movie.director = "Jean-Christophe 'Pitof' Comar"
    movie.duration = "101 min"
    movie.image_file_name = "catwoman.png"
    movie.save
    

Did you notice that we didn't have to change the form that's shown on the new page? Remember, it simply renders the form partial we just changed. How's that for being agile?

4. Update Show and Index Templates

As you updated each movie, you probably noticed that the new fields aren't showing up on either the show page or index page. But you saw that coming from a mile away, right?

  1. Update the show.html.erb template to display the new fields. Use the image_tag helper to show the image corresponding to the name in the image_file_name field.

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    <section class="movie-details">
      <div class="image">
        <%= image_tag @movie.image_file_name %>
      </div>
      <div class="details">
       ...
       <table>
          <tr>
            <th>Director:</th>
            <td><%= @movie.director %></td>
          </tr>
          <tr>
            <th>Duration:</th>
            <td><%= @movie.duration %></td>
          </tr>
          <tr>
            <th>Total Gross:</th>
            <td><%= total_gross(@movie) %></td>
          </tr>
        </table>
      </div>
    </section>
    

    Refresh and you should see all the values you entered in the form, plus a snazzy movie poster image (if you entered one)!

  2. Then update the index.html.erb template to display the movie's poster image. (We'll only show the director and duration on the show page.)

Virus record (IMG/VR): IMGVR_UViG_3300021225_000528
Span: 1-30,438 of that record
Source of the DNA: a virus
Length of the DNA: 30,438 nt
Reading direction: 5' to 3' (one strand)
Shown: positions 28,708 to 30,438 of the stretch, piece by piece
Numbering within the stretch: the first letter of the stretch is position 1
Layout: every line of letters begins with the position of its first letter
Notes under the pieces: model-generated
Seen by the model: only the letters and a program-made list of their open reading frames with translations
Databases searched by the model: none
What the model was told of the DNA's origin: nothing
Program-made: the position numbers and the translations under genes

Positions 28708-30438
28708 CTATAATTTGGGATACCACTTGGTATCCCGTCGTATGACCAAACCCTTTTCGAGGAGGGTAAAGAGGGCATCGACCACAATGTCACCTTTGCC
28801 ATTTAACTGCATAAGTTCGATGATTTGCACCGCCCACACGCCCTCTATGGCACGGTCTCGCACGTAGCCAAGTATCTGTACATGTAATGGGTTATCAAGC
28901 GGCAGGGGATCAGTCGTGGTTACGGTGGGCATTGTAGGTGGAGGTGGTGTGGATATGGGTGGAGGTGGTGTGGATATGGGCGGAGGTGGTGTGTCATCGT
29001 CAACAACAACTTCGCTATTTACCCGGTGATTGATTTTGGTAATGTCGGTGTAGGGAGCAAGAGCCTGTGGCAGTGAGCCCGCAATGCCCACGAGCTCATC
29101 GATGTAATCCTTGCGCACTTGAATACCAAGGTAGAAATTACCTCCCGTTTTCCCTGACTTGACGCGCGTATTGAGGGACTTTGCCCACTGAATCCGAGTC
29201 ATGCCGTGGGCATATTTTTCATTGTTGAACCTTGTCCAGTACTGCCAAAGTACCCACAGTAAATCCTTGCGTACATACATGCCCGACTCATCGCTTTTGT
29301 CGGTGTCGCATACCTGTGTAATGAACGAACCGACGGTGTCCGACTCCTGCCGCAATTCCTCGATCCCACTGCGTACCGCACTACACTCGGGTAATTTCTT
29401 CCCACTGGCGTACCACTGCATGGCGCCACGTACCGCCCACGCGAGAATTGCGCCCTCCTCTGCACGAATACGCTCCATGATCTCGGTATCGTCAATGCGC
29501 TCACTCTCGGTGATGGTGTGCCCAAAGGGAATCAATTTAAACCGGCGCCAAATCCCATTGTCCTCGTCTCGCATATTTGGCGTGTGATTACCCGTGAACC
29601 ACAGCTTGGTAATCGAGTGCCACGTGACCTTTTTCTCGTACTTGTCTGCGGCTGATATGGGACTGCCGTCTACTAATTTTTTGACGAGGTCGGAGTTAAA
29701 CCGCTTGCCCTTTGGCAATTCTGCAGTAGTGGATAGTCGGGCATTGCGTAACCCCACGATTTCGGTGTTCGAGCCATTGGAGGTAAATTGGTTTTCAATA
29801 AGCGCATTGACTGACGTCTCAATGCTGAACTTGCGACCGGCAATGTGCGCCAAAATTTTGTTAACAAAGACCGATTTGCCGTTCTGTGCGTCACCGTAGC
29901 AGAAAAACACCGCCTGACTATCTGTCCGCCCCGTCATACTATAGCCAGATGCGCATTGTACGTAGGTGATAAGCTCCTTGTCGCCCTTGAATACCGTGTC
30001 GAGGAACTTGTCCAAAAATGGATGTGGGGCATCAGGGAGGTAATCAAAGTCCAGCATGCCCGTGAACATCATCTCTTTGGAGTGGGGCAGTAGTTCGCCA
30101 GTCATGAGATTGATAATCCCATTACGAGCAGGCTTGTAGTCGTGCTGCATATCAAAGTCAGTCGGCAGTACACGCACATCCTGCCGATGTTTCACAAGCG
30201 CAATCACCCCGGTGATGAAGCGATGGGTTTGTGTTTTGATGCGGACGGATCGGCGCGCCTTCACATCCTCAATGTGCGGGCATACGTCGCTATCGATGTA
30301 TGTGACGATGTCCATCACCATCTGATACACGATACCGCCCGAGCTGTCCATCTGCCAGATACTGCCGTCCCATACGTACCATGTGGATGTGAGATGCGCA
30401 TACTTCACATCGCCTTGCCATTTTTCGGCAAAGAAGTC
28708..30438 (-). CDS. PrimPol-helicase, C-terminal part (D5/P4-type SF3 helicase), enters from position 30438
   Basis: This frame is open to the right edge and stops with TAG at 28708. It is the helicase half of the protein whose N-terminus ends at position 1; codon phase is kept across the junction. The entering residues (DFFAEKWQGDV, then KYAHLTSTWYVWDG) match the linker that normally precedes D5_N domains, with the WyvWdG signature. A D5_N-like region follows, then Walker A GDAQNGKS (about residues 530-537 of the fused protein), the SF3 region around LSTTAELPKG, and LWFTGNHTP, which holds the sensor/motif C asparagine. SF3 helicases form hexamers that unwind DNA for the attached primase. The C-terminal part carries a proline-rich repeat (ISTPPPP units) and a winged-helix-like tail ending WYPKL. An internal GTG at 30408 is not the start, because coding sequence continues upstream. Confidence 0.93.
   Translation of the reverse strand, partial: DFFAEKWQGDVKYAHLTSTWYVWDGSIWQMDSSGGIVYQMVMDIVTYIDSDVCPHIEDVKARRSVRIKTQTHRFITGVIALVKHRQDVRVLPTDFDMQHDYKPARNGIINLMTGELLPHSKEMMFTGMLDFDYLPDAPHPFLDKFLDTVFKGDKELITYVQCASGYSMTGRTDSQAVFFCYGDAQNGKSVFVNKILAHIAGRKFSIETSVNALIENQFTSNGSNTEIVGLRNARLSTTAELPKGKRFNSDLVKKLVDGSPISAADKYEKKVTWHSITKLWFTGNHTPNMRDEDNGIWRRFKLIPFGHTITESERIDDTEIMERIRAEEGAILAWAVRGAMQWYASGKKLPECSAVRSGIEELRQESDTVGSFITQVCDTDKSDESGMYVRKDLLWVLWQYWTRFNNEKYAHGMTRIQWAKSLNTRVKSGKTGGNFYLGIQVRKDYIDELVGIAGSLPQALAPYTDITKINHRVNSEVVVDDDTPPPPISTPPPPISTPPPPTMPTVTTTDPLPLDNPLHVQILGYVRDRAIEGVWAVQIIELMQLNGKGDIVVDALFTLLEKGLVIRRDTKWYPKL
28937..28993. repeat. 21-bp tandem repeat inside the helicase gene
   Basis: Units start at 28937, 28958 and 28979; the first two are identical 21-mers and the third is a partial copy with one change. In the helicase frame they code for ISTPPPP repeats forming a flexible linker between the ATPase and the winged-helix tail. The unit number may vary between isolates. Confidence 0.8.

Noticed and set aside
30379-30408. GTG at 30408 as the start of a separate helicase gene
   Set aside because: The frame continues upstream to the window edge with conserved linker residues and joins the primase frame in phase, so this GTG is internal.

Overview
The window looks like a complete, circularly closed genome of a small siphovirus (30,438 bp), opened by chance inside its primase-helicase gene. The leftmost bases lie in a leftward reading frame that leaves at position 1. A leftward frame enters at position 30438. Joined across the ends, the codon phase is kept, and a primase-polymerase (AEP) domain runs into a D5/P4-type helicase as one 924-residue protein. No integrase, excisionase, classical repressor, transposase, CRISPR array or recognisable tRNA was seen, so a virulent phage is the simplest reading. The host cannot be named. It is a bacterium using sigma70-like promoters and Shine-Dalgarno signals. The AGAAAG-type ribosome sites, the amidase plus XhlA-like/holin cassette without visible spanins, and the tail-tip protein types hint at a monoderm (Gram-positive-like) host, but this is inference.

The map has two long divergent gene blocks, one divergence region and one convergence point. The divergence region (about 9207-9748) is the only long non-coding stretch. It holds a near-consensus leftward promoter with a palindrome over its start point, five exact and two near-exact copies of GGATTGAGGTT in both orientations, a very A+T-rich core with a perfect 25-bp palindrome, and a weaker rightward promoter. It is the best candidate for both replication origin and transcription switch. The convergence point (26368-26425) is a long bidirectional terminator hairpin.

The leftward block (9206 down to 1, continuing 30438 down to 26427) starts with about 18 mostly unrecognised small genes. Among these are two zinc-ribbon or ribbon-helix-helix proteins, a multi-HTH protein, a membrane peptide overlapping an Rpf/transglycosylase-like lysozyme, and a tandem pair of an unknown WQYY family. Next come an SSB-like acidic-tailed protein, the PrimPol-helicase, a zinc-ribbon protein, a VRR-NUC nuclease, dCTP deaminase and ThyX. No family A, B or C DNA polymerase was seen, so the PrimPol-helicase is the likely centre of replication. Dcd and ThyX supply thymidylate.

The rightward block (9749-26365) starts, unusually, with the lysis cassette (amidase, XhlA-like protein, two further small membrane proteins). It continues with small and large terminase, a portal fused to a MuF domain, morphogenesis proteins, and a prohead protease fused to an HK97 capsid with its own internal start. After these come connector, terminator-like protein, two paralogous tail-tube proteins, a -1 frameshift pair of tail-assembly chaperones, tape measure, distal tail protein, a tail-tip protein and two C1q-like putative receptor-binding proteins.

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    <section class="movie">
      <div class="image">
        <%= image_tag movie.image_file_name %>
        </div>
        <div class="summary">
          ...
        </div>
      </section>
    

    Refresh to see your rockin' new movie listings!

Bonus Round

Update/Add Seed Data

At this point we have a handful of example movies in our database with values for all the fields. Sometime down the road you may want to recreate your database from scratch and automatically "seed" it with these same example movies.

In an earlier exercise, we copied a prepared seeds.rb file into your flix/db directory, overwriting the existing seeds.rb file. Then we used this file to prime (seed) your database with example movies. Unlike a migration file which changes the underlying database structure, the seeds.rb file simply populates the database with data.

But if you take a peek at flix/db/seeds.rb, you'll notice that the example movies don't have values for the new fields: director, duration, and image_file_name. So you may want to update that file to include values for the new fields we added in this exercise.

To save you time, you can go ahead and copy/paste the following code into the flix/db/seeds.rb file:

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Movie.create!([
  {
    title: 'Avengers: Endgame',
    description:
    %{
      After the devastating events of Avengers: Infinity War, the universe
      is in ruins. With the help of remaining allies, the Avengers assemble
      once more in order to undo Thanos' actions and restore order to the universe.
    }.squish,
    released_on: "2019-04-26",
    rating: 'PG-13',
    total_gross: 1_223_641_414,
    director: 'Anthony Russo',
    duration: '181 min',
    image_file_name: 'avengers-end-game.png'
  },
  {
    title: 'Captain Marvel',
    description:
    %{
      Carol Danvers becomes one of the universe's most powerful heroes when Earth is caught in the middle of a galactic war between two alien races.
    }.squish,